# Back Propagation Calculus in Neural Network

The concept of Neural Network can be illustrated by the MNIST number recognizing data set.

Each letter can be broken up into 28X28 pixels, with each cell given a value indicating its brightness, then the whole 28X28 pixel elements are flatten to one line/row = 28*28 = 784 cells. For each cell, a random value is given, associated with a weight and bias, the concept was originated from Rosenblatt’s fine tuning a knob to figure out in which state the bulb is turned on.

Because there is a training data, which is analogues to experimental setting and results when adjusting the knobs to turn on light, feedbacks can be constructed by the math tools – matrix, calculus.

To expand on the math, let’s assume a very simple neural network, composed of 4 layers, each layer only one node (borrow from 3Brown3Blue)

To calculate the divergence from the actual value y (1.0) in this example, note the cost C0 is the cost function that we want to reduce.

To reduce cost function, limitation, differentiation in math will be introduced handily to solve the problem. And because there are two variables, weight and bias, so partial differentiation:

Taking it apart, we get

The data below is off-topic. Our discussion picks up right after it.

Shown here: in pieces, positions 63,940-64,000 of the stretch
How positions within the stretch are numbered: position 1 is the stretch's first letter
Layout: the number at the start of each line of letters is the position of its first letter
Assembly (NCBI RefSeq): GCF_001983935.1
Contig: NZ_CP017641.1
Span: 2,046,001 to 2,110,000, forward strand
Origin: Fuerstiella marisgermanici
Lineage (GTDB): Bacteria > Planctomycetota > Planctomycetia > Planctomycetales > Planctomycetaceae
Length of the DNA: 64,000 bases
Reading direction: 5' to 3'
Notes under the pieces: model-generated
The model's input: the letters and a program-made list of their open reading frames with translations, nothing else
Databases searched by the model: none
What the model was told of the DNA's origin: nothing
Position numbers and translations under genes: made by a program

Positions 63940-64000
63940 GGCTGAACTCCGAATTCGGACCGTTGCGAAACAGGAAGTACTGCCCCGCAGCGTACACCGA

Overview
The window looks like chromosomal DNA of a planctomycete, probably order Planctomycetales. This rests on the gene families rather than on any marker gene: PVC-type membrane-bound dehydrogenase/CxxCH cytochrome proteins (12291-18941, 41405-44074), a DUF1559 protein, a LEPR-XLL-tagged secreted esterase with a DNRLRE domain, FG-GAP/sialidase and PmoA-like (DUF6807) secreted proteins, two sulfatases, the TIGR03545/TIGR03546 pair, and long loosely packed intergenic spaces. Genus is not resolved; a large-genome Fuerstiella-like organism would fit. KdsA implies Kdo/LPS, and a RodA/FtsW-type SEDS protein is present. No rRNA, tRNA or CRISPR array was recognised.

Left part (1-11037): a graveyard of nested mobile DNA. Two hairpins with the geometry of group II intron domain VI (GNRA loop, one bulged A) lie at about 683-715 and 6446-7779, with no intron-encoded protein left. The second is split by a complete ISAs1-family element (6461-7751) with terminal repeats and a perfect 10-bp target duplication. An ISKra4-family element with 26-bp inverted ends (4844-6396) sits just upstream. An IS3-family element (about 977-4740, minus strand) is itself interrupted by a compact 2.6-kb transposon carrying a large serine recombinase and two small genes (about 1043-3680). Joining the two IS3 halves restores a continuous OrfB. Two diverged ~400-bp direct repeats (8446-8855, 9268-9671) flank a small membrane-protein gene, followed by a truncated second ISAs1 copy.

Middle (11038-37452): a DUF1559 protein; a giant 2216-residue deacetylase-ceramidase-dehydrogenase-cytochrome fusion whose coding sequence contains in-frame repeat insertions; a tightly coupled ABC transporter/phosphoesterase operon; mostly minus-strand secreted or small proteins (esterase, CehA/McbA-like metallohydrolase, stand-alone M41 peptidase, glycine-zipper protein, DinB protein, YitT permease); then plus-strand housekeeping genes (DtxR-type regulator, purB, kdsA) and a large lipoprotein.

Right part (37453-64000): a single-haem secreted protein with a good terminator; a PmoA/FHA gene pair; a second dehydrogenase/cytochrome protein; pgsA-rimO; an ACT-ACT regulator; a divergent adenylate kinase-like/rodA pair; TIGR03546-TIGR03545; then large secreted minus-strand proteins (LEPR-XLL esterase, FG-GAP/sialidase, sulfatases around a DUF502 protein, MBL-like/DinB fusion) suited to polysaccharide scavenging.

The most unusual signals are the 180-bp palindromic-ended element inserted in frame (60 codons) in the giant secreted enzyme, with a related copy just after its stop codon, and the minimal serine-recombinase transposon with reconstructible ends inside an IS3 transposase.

Once we grasp the math for this simple 4-nodes NN, the following multiple-layers situation is just matrix math expansion:

Lastly, when the math is all laid out logically, what’s left is to calculate. The calculation here is gradient descent, partial differentiation on multiple dimensions to reach to the steepest descending like sliding from mountains to the valley.

```from numpy import *
# y = mx + b
# m is slope, b is y-intercept
def compute_error_for_line_given_points(b, m, points):
totalError = 0
for i in range(0, len(points)):
x = points[i, 0]
y = points[i, 1]
totalError += (y - (m * x + b)) ** 2

N = float(len(points))
for i in range(0, len(points)):
x = points[i, 0]
y = points[i, 1]
b_gradient += -(2/N) * (y - ((m_current * x) + b_current))
m_gradient += -(2/N) * x * (y - ((m_current * x) + b_current))
new_b = b_current - (learningRate * b_gradient)
new_m = m_current - (learningRate * m_gradient)
return [new_b, new_m]

def gradient_descent_runner(points, starting_b, starting_m, learning_rate, num_iterations):
b = starting_b
m = starting_m
for i in range(num_iterations):
b, m = step_gradient(b, m, array(points), learning_rate)
return [b, m]

def run():
points = genfromtxt("data.csv", delimiter=",")
learning_rate = 0.0001
initial_b = 0 # initial y-intercept guess
initial_m = 0 # initial slope guess
num_iterations = 1000
print "Starting gradient descent at b = {0}, m = {1}, error = {2}".format(initial_b, initial_m, compute_error_for_line_given_points(initial_b, initial_m, points))
print "Running..."
[b, m] = gradient_descent_runner(points, initial_b, initial_m, learning_rate, num_iterations)
print "After {0} iterations b = {1}, m = {2}, error = {3}".format(num_iterations, b, m, compute_error_for_line_given_points(b, m, points))

if __name__ == '__main__':
run()

```

A simple Python algorithm is cited from Saraj Github to illustrate how to apply gradient descent computation to find a linear regression model for a set of data (data.csv saved up)

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